Simple • Balanced • Nutrition

BMI, Calories, Fibre and Macronutrients

When seeing a nutritionist or dietitian to ensure an optimum diet, they will recommend you eat a variety of foods from different food groups and aim for 30g of fibre per day. Including foods high in iron, omega-3 and calcium is important. The below is a guide to some of the most important nutrients to consider in your diet in conjunction with the Healthy Eating Pyramid.

BMI or the Body mass Index is a weight to height ratio that calculates whether you are in a healthy weight range to your height. To calculate your BMI you divide your weight in kilos by height in metres squared. For example, if you weigh 70kg and are 170cm tall, your BMI = 70 / 1.7 x 1.7 = 24.2 = Healthy BMI.
The average BMI is between 18.5 and 24.9. If you are outside this range we are here to help you achieve your optimum health your way.
While the BMI is a rough guide it should be noted it does not account for muscle mass and fat mass, and as such individuals with a high % of muscle mass but who are lean, fit and healthy may have a higher BMI. As such, always seek advice from your own health professional when it coms to assessing your weight status. 

What are calories?
Food is made up of the 4 energy giving macronutrients - carbs, proteins, fats and alcohol - each of these macronutrients combine to give us the profile of our overall calorie intake. Most foods are a mixture of macros, for example bread contains mostly carbs but also a small amount of protein and fat. Other foods may contain just one nutrient, for example fruit which only contains carbohydrate. Each of these nutrients contains a different amount of calories per gram. Carbohydrate contain 4 calories per gram, protein also 4 calories per gram while alcohol contains 7 calories per gram and fat 9 calories per gram.

Fibre is a nutrient found in fruits, vegetables, legumes and whole grains which has a number of key health benefits including supporting optimal digestive health, keeping cholesterol levels controlled and supporting weight control. 

How much do we need?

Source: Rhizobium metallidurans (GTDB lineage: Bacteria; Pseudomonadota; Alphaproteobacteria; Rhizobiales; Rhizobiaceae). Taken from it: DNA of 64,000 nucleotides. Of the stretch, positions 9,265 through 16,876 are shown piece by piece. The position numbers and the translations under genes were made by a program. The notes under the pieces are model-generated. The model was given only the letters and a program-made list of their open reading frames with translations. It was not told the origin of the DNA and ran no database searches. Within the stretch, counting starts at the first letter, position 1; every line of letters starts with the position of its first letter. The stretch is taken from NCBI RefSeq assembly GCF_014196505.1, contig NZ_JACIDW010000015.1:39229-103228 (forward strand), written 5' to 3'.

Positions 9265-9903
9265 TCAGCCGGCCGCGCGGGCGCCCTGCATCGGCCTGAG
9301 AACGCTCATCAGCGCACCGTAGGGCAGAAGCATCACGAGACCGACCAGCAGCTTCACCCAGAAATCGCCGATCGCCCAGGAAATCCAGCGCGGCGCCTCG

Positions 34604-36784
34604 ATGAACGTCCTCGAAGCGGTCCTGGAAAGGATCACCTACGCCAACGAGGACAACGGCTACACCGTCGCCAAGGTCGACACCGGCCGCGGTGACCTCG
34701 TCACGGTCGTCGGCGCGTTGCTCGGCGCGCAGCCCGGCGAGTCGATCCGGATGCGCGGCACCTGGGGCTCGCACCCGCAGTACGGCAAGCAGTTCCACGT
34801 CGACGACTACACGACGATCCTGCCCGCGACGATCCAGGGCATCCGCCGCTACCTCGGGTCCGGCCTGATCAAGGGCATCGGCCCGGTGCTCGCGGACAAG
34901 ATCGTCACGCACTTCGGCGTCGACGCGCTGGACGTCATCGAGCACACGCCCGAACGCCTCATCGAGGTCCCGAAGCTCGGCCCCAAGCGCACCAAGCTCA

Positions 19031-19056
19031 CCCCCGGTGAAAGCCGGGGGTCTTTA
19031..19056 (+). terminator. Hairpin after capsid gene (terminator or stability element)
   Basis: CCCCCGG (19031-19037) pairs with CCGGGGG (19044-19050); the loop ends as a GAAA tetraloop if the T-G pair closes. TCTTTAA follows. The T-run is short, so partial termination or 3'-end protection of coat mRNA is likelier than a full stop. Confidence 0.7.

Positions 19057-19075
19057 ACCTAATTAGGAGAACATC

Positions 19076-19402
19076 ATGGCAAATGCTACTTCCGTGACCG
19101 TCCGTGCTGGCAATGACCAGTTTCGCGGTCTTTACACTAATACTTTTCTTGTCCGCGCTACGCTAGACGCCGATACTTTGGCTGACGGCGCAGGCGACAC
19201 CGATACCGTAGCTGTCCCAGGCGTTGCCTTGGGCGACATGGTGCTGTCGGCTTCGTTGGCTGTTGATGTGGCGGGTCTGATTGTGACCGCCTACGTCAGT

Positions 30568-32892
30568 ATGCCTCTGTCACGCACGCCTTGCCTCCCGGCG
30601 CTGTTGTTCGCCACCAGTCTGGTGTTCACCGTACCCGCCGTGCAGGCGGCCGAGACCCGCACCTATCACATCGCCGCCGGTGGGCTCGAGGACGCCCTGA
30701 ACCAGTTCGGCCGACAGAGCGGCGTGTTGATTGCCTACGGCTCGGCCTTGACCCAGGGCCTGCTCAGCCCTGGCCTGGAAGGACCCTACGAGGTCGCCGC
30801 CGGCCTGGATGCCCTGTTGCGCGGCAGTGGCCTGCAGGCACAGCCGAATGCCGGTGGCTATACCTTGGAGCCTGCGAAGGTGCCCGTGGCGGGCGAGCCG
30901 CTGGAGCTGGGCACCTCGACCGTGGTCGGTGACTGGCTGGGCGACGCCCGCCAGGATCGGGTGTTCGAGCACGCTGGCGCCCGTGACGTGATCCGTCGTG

It is recommended that Australian’s consume 30g of dietary fibre each day. This amount can be achieved by eating 2 pieces of fruit and 5 serves of veges each day along with whole grain breads and cereals.

Omega-3 are a type of fat that play a powerful anti-inflammatory role in the body. Omega-3 fats are found in very few foods including oily fish and smaller amounts in nuts and seeds.

How much do we need?
It is recommended that Australians consume omega-3 rich foods at least 2-3 times each week.

Iron is essential to transport oxygen around the body and it is a nutrient 25% of Australian women have low levels of which can leave you feeling tired and lethargic.

How can we get it?
Lean red meat is the richest natural source of iron. Chicken, fish and eggs have smaller amounts while wholegrains, legumes and green vegetables do contain some, although it is not as well absorbed as the iron found in red meat.

Zinc is a mineral needed by the body in small amounts for immune function, new cell development and for protein metabolism.

How much do we need?
Adults females need 8mg of zinc per day, and males 14mg each day. Zinc can be found in red meat, poultry, beans, nuts, and certain types of seafood.

Other Considerations…

The average person needs to eat every 3-5 hours – the range is wide depending on age, gender, lifestyle and activity levels. For those individuals who do not feel hungry in between meals or eat their meals at traditional meal times, they may not need to snack. On the other hand, if you are genuinely hungry in between meals, adding a 100-200 calorie snack will help to keep you fueled and satisfied until your next meal. 

SnackCaloriesCarbs (g)Protein (g)
Small Milk Coffee1001515
Cheese and Crackers (4 crackers, 40g chesse)2002010
Tub of Plain Greek Yoghurt (170g)100716
Tub of Flavoured Greek Yoghurt1201213
Packet of Roasted Boradbeans100125
Nut Based Snack Bar170205
Handful (30g) nuts16025
2 Corn Thins + 1 tbsp. Nut Spread200117
Popcorn - 3 Cups115143
2 tbsp. Hommus + Vege Sticks120104

What about snacking?

Within any healthy diet there is room for extras such as chocolate, dessert, alcohol and other treat or discretionary foods. As a general rule of thumb including a serve of one of these foods, or the equivalent of 100 extra calories will not disrupt your calorie intake too much. Or alternatively 1-2 meals each week which are higher in calories will again not disrupt your overall healthy balanced diet.

Free foods

There is a small handful of foods that are very low in calories, which means you can snack on them throughout the day without any significant impact on overall calorie intake.

These foods include – raw vegetables, plain vegetable soup, berries, black tea, black coffee, herbal tea, spices, herbs, diet cordial, diet soft drink.

Examples of foods under 100 calories

  • 20g dark chocolate
  • 1 individual ice-cream (Paddle Pop, Weis Bar)
  • 150ml wine
  • Small milk coffee
  • 1 chocolate biscuit
  • 2 plain sweet biscuits
  • 1 tbsp. nut spread
  • 20g chocolate bar
  • 1 small cupcake/ muffin/ macaron
  • 1 small muesli bar

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